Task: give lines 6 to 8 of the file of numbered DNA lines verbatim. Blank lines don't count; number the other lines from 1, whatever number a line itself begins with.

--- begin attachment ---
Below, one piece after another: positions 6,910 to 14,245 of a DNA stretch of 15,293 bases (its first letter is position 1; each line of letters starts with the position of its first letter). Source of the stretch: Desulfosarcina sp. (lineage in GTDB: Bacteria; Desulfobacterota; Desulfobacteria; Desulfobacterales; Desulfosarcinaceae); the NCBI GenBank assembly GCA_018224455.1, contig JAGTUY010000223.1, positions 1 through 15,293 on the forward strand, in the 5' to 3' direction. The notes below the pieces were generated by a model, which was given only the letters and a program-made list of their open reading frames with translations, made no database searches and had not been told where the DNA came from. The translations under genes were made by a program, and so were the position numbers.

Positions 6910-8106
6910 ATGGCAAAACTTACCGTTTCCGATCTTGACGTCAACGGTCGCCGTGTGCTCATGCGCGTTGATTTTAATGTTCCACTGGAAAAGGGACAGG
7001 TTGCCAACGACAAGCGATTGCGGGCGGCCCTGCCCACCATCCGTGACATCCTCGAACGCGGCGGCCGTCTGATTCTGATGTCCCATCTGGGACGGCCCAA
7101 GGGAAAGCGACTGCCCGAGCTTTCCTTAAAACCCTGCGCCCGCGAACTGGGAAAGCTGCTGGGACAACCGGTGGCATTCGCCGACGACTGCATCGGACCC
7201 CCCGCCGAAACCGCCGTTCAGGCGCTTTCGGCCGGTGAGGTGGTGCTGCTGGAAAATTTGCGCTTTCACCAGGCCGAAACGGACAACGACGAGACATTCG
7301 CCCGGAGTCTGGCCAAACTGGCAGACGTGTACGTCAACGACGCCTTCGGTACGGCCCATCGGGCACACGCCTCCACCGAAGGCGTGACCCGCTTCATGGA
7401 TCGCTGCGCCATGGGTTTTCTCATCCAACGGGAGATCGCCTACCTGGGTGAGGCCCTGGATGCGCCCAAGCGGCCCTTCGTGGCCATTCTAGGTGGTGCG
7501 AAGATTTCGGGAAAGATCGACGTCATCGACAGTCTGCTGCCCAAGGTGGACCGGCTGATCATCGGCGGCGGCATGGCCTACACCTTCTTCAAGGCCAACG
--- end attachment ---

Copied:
7201 CCCGCCGAAACCGCCGTTCAGGCGCTTTCGGCCGGTGAGGTGGTGCTGCTGGAAAATTTGCGCTTTCACCAGGCCGAAACGGACAACGACGAGACATTCG
7301 CCCGGAGTCTGGCCAAACTGGCAGACGTGTACGTCAACGACGCCTTCGGTACGGCCCATCGGGCACACGCCTCCACCGAAGGCGTGACCCGCTTCATGGA
7401 TCGCTGCGCCATGGGTTTTCTCATCCAACGGGAGATCGCCTACCTGGGTGAGGCCCTGGATGCGCCCAAGCGGCCCTTCGTGGCCATTCTAGGTGGTGCG